Mindfulness. The mind of an educator is chaotic; we shift thoughts in split seconds to focus on our many responsibilities. We benefit, though, when we practice maintaining a deeper, more present focus on our world, our students, and ourselves.
Gratitude. What do you normally compare your circumstances to: how could it be better or how it could be worse? Mental contrasting can either be a trigger of discontent or a cue to cultivate deeper appreciation. I empower myself by realizing that I can employ gratitude-inducing contrasts at any moment in my day.
Forgiveness. Educators interact with thousands of lives in our careers. Some of these lives linger via resentment, forming acidic memories that destroy our well-being. We need to learn to let go. Thankfully, there is a lot of great research on the why and how of forgiveness.
Finite framing. You will never have the same students for the same lesson on the same day again in your life. Every conversation, every moment is unique and will end. Reminding ourselves of that via mental cues and strategies can change not only how we teach but how we live.
Empathy. Empathy is one of the most profound abilities humans have. Sometimes we use it too much (empathy traps) and sometimes we use it too little (empathy gaps). If we treat empathy like a skill, we can employ it strategically to build deeper connections and greater satisfaction.
Craft your calling. In every school, there are teachers who are languishing. Yet, in these same schools–with these same students–there are teachers who are thriving. What are the thriving teachers doing differently? Research has some answers: Engaged workers “craft” their work experience by shifting their tasks, their relationships, and their perspectives. We, too, can craft our own calling with strategic actions.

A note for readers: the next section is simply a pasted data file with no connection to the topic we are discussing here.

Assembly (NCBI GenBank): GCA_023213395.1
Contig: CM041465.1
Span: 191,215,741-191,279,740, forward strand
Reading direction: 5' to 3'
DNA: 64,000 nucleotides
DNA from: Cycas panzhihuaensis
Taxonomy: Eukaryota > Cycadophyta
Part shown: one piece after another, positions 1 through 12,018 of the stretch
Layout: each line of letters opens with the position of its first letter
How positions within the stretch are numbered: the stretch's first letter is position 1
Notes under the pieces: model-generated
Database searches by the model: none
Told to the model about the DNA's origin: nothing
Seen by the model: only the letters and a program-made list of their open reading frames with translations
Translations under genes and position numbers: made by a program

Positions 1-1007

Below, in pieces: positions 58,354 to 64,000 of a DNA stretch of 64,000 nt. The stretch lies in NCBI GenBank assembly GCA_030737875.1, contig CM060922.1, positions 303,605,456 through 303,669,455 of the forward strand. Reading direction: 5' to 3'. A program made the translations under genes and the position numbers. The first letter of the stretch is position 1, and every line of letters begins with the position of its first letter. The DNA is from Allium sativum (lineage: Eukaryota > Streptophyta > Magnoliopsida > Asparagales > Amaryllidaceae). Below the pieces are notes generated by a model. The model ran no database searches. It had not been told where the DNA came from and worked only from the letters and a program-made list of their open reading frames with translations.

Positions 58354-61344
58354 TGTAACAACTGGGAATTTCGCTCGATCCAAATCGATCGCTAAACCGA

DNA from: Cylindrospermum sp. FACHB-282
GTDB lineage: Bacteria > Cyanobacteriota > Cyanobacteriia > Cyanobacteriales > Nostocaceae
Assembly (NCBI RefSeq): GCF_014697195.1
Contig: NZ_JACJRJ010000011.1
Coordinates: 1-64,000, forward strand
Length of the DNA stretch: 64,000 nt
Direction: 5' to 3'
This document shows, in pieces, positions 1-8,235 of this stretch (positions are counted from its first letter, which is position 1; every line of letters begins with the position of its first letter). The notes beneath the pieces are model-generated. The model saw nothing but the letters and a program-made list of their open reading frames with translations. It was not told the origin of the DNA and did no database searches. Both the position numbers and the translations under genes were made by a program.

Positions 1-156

Altruism. Teaching is altruistic in nature. Yet, sometimes we forget the power of purposeful kindness. Rather than letting acts of kindness be “random,” we can refuel our purpose by being intentional with altruism. We not only boost our own well-being, but we model a more altruistic world, helping others–our students–learn to help others.
Ambitious actions. We often teach with the end in mind. What about living with the end in mind? How do we give ourselves permission to goal strive, even if our goals don’t affect the classroom? (spoiler: Goal striving in one realm of life can ripple out satisfaction to other realms, like our careers). Not all goals boost well-being the same. Better goal striving yields better lives and better teachers.
I don’t know what it’s like to teach in your exact circumstances. But I do know that you’ve probably felt burned out, like me. I also know that no matter what your circumstances, your actions matter most for your well-being. I’m sick of waiting for others to prioritize my well-being. Maybe you are too. I’ve learned to take charge of my own well-being–and become a better teacher in the process. We give our best when we are at our best.
Let’s empower ourselves to thrive with better awareness, better attitudes, and better actions.
Chase Mielke is a writer, speaker, and award-winning high school teacher based in Michigan. He holds a master’s degree in curriculum and instruction and runs affectiveliving.com, a blog dedicated to helping educators better understand and teach social-emotional learning. His first book, The Burnout Cure: Learning to Love Teaching Again (ASCD, 2019), is available now.